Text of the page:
And so Dean found himself from a place where he’d been immersed in creating angular and rectangular shapes and militarily aggro forms to one where there was a challenge, a big challenge. “We looked at what was happening in the marketplace—it had shifted, moved. European product was becoming a bigger, more compelling story, and even the Asian competitors we were dealing with were taking their cue from European competitors,” he recalls, adding, that for the Saturn division, “We had to reassess everything we were doing.”
“The Sky allowed us to sledgehammer down what the brand stands for: Here’s where we’re going to go.”
HUMMER. . .sledgehammer. Perhaps not too vast a difference.
When Saturn was conceived in 1982 and then came to market in 1990, the objective was to produce small American cars that would be competitive with import brands. Back in those days, the concern was with Asian imports. While that is still a tremendous challenge, the attention has turned at Saturn toward Europe. Dean explains that the current approach at Saturn is to create vehicles that reference the precision and technical attributes that are often associated with European products. “We want the engineering capabilities of the car to be talked about,” he says, explaining that he wants these capabilities to be revealed through the surfacing and details of the car. So one of the things that occurred with the Sky is that extreme shapes and forms notwithstanding, the body is steel, not plastic: “Steel panels give us tighter gaps and finishes, and better surface quality.” Then there are the details, like the headlamps and tail lamps at the corners, and their technical jeweled-yet-purposeful appearance.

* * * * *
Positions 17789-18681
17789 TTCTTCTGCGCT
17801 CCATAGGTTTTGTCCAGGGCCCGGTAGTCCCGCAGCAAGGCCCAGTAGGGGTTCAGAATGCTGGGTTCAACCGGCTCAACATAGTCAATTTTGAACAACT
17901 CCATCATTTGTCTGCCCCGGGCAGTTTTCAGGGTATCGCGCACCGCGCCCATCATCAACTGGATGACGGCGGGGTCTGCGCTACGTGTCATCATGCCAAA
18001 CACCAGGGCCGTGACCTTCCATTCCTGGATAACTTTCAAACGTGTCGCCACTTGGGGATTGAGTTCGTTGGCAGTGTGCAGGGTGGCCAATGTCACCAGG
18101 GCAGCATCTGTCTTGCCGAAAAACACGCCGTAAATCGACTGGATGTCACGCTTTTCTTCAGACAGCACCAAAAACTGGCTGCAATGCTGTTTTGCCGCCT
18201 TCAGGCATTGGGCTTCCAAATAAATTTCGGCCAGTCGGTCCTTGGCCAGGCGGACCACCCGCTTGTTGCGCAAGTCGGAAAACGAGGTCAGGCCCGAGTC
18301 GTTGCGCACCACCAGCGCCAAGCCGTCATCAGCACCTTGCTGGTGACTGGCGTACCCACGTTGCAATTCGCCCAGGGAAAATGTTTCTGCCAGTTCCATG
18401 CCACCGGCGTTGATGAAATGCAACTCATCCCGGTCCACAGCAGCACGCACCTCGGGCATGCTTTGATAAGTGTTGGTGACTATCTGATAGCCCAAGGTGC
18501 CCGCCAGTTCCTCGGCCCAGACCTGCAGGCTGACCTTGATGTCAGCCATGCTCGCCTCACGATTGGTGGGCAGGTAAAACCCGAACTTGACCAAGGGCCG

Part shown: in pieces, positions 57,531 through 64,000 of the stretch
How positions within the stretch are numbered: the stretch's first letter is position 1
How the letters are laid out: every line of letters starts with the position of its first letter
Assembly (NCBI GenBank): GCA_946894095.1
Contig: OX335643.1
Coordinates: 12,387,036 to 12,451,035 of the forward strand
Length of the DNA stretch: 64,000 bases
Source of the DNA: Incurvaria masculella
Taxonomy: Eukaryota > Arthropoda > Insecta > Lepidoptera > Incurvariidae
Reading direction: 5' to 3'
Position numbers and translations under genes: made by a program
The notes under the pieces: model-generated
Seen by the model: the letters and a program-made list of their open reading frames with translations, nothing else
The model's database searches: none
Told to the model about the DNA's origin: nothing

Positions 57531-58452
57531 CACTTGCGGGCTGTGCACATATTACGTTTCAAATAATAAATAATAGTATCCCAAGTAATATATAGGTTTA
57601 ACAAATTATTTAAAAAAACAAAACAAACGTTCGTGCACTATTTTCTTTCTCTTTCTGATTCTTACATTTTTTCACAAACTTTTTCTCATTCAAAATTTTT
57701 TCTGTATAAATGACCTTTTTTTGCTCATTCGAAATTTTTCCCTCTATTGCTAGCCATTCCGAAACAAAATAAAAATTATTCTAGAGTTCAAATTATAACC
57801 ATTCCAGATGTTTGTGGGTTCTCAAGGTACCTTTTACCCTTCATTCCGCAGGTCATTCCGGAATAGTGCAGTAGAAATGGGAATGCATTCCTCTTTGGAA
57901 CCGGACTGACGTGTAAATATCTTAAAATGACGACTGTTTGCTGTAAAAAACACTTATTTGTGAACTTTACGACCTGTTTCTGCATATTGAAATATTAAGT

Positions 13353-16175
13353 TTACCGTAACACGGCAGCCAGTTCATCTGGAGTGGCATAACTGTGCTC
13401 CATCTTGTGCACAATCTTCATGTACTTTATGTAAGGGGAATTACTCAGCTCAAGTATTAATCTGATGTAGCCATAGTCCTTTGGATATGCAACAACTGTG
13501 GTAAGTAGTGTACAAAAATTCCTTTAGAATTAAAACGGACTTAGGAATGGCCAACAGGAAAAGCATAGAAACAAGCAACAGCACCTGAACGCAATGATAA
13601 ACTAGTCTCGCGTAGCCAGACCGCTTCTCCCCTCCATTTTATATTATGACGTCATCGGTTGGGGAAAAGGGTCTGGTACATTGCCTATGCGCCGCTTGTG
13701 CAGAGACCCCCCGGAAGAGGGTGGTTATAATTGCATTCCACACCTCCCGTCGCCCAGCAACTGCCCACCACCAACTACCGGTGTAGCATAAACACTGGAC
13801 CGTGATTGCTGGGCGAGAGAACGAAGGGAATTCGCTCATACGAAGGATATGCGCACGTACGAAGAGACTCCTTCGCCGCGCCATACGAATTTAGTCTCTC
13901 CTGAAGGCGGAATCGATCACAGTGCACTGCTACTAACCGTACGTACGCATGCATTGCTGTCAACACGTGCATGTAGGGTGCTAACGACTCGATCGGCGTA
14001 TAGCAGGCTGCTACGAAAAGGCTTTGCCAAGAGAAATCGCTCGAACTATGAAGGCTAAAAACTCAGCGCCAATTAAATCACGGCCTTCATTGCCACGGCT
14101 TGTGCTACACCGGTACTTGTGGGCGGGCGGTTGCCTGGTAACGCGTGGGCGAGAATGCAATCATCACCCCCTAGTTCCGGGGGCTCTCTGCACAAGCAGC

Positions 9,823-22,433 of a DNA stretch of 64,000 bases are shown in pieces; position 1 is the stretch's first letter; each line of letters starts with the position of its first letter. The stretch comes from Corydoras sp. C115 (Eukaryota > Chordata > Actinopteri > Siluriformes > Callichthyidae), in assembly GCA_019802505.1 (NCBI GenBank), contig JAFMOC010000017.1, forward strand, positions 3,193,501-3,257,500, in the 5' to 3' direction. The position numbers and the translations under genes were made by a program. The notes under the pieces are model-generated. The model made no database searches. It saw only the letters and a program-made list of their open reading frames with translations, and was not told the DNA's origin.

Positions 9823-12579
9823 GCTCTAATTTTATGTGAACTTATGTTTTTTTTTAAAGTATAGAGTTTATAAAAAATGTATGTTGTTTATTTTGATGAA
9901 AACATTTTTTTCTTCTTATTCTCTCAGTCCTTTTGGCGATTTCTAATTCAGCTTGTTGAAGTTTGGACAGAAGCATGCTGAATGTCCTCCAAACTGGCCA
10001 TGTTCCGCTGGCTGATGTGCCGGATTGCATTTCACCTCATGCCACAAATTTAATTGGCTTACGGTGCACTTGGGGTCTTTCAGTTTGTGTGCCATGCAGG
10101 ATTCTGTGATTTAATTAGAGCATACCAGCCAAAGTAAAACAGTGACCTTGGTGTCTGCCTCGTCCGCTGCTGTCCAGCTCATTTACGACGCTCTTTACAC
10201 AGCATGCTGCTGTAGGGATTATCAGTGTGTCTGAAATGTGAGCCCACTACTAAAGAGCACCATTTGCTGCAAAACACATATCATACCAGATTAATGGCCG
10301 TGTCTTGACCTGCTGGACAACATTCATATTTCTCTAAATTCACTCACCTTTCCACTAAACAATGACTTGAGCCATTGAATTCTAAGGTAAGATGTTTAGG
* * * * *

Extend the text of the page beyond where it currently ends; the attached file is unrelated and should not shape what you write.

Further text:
America is not left out of this. Dean talks about the interior, which he says has something of a minimalist aesthetic: “It is almost like Apple iPod simplicity inside the car, and that is kind of refreshing--but there are still enough intriguing details that it brings you in.” Shades of Silicon Valley.
“Visually, it is a very masculine-looking car. It looks very purposeful. The gestures of the car have a sense of movement. There’s almost a sense of anger or attitude—attitude is a better word—when you see the face of the car. Those visual cues are a loud signal cry on the Sky.” And Dean says that those signals will be incorporated on vehicles to come, even though they may not have the same level of stridency that can be seen on the Sky.
“When you establish a theme, it needs to herald a change, a vocal change.” And the Sky shouts, or, as he puts it, “It has 125% more of anything subsequent Saturns will have.”
As oxymoronic as this may seem, the Sky is the stake that Saturn has hammered into the ground. All else starts there.